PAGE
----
It doesn’t come easy, but that’s why we daven for it. Let us truly be in the succah
In good siddurim, the ones that aren’t just there to make sure your basic prayer needs are covered, but the ones that make sure that whatever the time of year, whatever the situation, you’ll find the right words, you can find the tefillah recited when entering the succah.
In the merit of my leaving my house to the outdoors… may it be as if “I wandered far away….”
The request is based on the teaching of the mekubalim that the succah can rectify and repair one who would otherwise have to go into galus, exile.
The departure to the succah fulfills that obligation.
What galus? When galus? Many of us have succahs no less comfortable than a room in the house, warm and spacious, and even those who still, “rough it,” are within 50 feet of home, the kitchen and refrigerator.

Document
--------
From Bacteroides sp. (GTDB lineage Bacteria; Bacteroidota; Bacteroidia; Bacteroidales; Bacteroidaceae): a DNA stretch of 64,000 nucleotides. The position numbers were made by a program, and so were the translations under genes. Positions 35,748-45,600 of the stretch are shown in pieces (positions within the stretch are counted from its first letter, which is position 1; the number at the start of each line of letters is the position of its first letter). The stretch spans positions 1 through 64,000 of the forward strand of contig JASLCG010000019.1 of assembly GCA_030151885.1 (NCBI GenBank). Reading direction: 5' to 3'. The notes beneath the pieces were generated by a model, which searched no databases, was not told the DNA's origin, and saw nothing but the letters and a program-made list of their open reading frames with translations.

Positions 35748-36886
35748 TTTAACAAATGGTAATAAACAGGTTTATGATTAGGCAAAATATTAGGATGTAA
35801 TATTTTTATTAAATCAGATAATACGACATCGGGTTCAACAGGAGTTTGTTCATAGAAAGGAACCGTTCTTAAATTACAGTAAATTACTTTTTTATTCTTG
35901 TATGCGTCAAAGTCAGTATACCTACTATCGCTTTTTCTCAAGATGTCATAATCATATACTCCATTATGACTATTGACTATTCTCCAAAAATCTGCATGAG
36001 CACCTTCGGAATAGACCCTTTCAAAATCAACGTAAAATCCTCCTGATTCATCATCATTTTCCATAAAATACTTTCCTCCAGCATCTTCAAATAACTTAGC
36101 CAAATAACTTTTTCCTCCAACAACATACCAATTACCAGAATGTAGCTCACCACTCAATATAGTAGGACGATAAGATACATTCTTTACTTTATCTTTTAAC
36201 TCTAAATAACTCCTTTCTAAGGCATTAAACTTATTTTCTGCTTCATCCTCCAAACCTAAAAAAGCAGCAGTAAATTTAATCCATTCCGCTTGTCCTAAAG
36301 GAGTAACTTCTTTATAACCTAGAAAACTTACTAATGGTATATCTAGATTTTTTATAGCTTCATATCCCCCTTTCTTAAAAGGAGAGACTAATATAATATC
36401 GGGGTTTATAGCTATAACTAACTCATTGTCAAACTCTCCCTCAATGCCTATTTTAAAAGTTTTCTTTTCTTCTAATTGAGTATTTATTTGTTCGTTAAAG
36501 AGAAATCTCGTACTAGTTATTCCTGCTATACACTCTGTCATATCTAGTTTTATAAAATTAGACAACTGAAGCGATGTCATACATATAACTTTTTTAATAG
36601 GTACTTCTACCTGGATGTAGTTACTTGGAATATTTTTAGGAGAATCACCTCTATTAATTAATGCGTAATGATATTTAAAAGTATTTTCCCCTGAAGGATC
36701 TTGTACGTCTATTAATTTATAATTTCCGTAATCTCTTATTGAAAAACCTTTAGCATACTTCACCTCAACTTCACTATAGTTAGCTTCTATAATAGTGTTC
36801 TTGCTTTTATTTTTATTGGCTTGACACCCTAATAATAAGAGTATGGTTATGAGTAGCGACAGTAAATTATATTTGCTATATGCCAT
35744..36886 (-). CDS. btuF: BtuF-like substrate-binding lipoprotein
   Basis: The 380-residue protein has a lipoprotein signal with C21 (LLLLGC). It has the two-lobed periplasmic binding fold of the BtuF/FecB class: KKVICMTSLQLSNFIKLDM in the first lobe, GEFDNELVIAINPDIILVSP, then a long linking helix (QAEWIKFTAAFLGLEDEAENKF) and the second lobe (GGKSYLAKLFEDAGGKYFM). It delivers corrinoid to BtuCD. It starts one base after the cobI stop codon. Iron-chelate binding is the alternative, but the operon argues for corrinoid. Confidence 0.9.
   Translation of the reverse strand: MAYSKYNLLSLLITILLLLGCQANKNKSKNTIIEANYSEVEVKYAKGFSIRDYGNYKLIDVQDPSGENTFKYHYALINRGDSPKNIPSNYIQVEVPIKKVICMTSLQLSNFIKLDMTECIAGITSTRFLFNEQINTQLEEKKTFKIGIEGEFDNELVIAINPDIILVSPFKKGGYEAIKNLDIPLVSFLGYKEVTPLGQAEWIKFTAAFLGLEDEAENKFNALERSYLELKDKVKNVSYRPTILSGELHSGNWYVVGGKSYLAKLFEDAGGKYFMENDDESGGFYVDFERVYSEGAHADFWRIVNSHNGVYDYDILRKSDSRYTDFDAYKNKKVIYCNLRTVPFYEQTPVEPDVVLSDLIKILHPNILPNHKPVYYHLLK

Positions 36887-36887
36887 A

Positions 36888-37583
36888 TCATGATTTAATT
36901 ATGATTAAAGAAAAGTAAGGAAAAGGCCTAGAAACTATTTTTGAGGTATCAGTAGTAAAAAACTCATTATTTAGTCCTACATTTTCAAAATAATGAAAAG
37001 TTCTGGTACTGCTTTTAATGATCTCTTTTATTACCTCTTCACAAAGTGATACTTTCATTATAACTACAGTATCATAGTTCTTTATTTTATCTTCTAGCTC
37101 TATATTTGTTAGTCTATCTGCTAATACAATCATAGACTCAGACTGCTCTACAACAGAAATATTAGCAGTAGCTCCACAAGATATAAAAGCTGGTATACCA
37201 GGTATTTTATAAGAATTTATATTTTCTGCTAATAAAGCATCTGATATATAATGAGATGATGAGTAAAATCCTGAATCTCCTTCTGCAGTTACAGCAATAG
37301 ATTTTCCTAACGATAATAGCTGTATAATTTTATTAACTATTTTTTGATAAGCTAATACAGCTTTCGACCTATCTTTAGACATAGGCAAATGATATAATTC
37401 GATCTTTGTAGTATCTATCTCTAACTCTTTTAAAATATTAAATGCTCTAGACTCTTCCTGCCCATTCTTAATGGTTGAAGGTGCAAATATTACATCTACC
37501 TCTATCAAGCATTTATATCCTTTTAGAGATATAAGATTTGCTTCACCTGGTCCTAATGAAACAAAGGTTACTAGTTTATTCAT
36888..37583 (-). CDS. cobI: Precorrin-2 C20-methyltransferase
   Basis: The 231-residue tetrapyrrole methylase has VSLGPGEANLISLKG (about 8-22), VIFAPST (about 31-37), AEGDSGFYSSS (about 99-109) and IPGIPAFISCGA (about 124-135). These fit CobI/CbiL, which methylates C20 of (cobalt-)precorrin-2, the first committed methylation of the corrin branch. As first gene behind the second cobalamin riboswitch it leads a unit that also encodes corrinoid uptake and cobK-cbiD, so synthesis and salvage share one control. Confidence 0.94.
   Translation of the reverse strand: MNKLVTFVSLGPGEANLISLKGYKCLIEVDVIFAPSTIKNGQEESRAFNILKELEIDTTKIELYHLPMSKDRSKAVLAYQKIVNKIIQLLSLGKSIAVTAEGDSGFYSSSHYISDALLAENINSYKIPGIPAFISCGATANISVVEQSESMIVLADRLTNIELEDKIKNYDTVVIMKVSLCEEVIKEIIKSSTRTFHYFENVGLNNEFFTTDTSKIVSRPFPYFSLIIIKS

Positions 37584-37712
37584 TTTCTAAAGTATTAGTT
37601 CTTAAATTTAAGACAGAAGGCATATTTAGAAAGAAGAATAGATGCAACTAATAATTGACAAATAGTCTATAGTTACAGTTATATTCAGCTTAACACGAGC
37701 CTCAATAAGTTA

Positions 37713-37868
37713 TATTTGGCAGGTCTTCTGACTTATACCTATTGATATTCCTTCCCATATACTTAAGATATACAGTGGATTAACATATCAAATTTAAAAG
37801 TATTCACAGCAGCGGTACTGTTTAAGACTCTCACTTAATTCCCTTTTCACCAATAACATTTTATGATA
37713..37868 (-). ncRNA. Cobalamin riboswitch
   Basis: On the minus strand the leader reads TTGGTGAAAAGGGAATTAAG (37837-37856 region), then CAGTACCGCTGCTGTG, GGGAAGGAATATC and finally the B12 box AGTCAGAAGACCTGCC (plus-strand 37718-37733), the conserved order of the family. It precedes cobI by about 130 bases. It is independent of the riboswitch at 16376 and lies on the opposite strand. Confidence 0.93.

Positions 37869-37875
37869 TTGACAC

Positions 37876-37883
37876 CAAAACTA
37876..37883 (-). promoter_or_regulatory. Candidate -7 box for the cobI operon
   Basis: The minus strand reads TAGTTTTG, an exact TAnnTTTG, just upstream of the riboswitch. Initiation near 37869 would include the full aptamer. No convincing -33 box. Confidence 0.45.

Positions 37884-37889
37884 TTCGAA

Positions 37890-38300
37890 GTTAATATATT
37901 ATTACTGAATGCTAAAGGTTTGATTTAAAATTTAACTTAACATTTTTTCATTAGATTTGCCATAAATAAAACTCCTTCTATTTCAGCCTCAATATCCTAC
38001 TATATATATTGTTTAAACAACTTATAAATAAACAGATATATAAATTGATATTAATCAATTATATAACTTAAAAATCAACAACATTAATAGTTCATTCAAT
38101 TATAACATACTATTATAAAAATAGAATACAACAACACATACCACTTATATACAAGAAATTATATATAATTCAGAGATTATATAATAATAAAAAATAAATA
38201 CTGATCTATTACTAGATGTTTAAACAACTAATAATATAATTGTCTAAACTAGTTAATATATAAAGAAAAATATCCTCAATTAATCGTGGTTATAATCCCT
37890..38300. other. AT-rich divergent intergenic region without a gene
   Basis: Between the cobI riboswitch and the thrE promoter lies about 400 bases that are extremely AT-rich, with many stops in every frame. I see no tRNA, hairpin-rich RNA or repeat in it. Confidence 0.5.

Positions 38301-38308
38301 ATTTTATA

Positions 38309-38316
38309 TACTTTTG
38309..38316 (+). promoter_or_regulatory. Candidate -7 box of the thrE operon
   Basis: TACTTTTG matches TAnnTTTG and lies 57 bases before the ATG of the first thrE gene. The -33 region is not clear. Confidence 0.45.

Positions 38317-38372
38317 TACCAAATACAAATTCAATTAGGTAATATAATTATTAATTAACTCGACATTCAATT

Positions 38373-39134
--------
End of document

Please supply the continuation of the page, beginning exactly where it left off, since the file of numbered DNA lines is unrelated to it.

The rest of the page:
This is only a question, a wise rav reflected, for those who never really experienced the succah.
But if you’ve ever really been inside, you know that it’s another dimension, another zone, another mindset.
Go into the succah — really go in — and you will taste the fact that the calculations, attitudes, and priorities that exist beyond the brick wall aren’t as important. You’re somewhere else.
And sweet as it is, it’s galus. It’s far away.
It doesn’t come easy, but that’s why we daven for it. Let us truly be in the succah.
The gifted storyteller takes the readers away, surrounding them with new realities, different colors and hues.
And there is no story like this one:
So that your generations will know that I caused Bnei Yisrael to dwell in succahs when I took them out of the land of Mitzrayim….
Get lost in it, go far away, and have a joyous Yom Tov,
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